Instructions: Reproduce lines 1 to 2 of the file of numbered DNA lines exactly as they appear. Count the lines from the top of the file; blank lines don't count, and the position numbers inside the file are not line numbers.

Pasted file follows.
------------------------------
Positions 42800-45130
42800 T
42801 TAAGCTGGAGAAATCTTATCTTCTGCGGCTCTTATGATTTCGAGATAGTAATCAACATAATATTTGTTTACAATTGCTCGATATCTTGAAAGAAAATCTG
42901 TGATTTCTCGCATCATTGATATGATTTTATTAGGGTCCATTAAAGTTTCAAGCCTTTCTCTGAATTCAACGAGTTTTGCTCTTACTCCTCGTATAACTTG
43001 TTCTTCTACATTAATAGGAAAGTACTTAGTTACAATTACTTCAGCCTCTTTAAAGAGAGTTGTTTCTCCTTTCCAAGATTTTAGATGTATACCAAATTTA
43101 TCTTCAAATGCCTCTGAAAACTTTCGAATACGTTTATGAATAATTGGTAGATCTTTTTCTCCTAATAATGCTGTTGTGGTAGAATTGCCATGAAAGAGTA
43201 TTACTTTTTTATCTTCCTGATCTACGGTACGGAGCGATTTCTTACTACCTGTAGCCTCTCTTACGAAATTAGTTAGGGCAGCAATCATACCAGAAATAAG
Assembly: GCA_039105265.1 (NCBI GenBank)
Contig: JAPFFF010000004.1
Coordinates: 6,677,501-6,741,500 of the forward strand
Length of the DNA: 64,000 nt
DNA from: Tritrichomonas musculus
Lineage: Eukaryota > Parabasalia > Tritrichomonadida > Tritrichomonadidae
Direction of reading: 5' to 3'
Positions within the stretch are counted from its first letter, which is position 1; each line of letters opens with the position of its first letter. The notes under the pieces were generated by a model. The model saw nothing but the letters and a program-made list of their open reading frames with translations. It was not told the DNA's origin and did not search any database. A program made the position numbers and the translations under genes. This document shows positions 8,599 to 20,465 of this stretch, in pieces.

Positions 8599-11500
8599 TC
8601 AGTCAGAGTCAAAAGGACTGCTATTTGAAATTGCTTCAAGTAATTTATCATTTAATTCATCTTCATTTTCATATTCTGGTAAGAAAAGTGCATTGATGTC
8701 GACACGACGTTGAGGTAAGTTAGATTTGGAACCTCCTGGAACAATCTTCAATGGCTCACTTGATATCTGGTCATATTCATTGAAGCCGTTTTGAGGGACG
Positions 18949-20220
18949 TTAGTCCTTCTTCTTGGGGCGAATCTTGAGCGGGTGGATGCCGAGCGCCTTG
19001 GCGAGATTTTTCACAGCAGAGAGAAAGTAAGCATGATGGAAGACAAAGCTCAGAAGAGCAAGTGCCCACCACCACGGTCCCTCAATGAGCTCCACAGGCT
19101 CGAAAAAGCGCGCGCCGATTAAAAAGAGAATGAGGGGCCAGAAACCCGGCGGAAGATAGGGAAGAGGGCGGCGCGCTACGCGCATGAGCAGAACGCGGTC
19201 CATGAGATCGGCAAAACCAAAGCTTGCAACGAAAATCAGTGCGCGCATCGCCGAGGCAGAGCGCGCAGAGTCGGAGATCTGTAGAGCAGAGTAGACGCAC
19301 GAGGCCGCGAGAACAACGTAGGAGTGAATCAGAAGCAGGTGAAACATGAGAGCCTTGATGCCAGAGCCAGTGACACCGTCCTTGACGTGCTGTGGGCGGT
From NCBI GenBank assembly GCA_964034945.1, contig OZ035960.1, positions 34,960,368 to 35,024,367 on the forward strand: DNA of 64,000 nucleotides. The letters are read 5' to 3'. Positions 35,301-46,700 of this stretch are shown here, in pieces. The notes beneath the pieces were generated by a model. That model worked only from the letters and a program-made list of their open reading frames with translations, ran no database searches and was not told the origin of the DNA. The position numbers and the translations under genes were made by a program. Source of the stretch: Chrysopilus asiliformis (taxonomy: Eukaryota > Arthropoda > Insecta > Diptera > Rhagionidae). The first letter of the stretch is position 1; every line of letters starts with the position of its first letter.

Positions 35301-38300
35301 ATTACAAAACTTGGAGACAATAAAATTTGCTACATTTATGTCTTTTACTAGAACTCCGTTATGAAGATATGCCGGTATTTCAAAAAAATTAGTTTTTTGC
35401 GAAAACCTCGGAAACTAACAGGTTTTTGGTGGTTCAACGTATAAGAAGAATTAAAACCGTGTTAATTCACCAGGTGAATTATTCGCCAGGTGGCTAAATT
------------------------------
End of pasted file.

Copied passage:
Positions 42800-45130
42800 T